Jump to Main Content
A member of the Tlr family is involved in dsRNA innate immune response in Paracentrotus lividus sea urchin
- Russo, Roberta, Chiaramonte, Marco, Matranga, Valeria, Arizza, Vincenzo
- Developmental and comparative immunology 2015 v.51 no.2 pp. 271-277
- Paracentrotus lividus, Toll-like receptors, double-stranded RNA, gene expression regulation, genes, immune response, immune system, innate immunity, leucine, messenger RNA, nucleotide sequences, organic compounds, phylogeny, signal transduction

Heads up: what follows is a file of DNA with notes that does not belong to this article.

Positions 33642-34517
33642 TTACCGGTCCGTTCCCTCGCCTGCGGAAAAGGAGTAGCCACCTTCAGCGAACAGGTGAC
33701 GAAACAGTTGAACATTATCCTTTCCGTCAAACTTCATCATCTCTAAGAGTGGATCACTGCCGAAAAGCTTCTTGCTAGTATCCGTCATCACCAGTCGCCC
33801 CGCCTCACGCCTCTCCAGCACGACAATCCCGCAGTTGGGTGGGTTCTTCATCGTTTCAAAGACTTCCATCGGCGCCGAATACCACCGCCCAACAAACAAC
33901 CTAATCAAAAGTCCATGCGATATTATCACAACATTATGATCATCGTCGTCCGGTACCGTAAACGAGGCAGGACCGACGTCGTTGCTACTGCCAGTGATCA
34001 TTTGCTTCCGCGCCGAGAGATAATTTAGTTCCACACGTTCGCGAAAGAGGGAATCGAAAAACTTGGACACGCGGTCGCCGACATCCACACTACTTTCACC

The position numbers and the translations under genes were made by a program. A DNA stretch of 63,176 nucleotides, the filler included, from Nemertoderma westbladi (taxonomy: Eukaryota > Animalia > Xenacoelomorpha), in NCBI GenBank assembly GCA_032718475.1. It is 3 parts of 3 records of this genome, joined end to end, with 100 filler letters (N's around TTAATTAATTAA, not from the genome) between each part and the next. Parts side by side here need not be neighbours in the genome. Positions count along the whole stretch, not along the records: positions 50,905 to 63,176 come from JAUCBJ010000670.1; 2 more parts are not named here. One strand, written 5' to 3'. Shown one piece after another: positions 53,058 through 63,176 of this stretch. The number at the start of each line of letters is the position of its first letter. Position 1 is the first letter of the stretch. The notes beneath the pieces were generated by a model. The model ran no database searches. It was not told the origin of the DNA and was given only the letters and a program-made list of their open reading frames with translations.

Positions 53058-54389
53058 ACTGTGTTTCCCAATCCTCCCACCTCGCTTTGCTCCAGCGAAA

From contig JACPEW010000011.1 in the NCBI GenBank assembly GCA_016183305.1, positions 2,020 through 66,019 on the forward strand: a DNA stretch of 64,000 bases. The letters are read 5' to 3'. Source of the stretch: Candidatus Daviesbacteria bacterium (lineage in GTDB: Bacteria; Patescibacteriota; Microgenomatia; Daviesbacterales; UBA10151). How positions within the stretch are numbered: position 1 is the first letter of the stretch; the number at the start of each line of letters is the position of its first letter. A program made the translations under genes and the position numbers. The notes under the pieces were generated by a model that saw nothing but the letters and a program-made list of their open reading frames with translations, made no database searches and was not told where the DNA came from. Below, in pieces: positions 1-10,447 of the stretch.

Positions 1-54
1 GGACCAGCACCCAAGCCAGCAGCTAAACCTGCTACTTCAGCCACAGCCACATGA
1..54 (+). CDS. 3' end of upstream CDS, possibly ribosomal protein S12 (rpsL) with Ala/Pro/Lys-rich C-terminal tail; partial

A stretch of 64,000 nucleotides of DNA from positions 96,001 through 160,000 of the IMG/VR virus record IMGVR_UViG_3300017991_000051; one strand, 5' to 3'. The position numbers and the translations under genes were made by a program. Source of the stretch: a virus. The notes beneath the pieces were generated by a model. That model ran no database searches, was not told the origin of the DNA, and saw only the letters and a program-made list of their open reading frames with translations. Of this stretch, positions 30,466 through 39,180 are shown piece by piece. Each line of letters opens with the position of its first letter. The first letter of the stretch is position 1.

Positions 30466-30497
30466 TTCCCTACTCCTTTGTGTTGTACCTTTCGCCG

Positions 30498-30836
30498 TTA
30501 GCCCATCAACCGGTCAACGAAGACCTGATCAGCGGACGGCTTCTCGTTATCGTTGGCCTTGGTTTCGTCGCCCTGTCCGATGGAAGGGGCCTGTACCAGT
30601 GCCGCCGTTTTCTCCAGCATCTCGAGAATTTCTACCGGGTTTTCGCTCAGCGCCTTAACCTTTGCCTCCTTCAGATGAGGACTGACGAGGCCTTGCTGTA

- The innate immune response involves proteins such as the membrane receptors of the Toll-like family (TLRs), which trigger different intracellular signalling pathways that are dependent on specific stimulating molecules. In sea urchins, TLR proteins are encoded by members of a large multigenic family composed of 60–250 genes in different species. Here, we report a newly identified mRNA sequence encoding a TLR protein (referred to as Pl-Tlr) isolated from Paracentrotus lividus immune cells. The partial protein sequence contained the conserved Toll/IL-1 receptor (TIR) domain, the transmembrane domain and part of the leucine repeats. Phylogenetic analysis of the Pl-Tlr protein was accomplished by comparing its sequence with those of TLRs from different classes of vertebrates and invertebrates. This analysis was suggestive of an evolutionary path that most likely represented the course of millions of years, starting from simple organisms and extending to humans. Challenge of the sea urchin immune system with poly-I:C, a chemical compound that mimics dsRNA, caused time-dependent Pl-Tlr mRNA up-regulation that was detected by QPCR. In contrast, bacterial LPS injury did not affect Pl-Tlr transcription. The study of the Tlr genes in the sea urchin model system may provide new perspectives on the role of Tlrs in the invertebrate immune response and clues concerning their evolution in a changing world.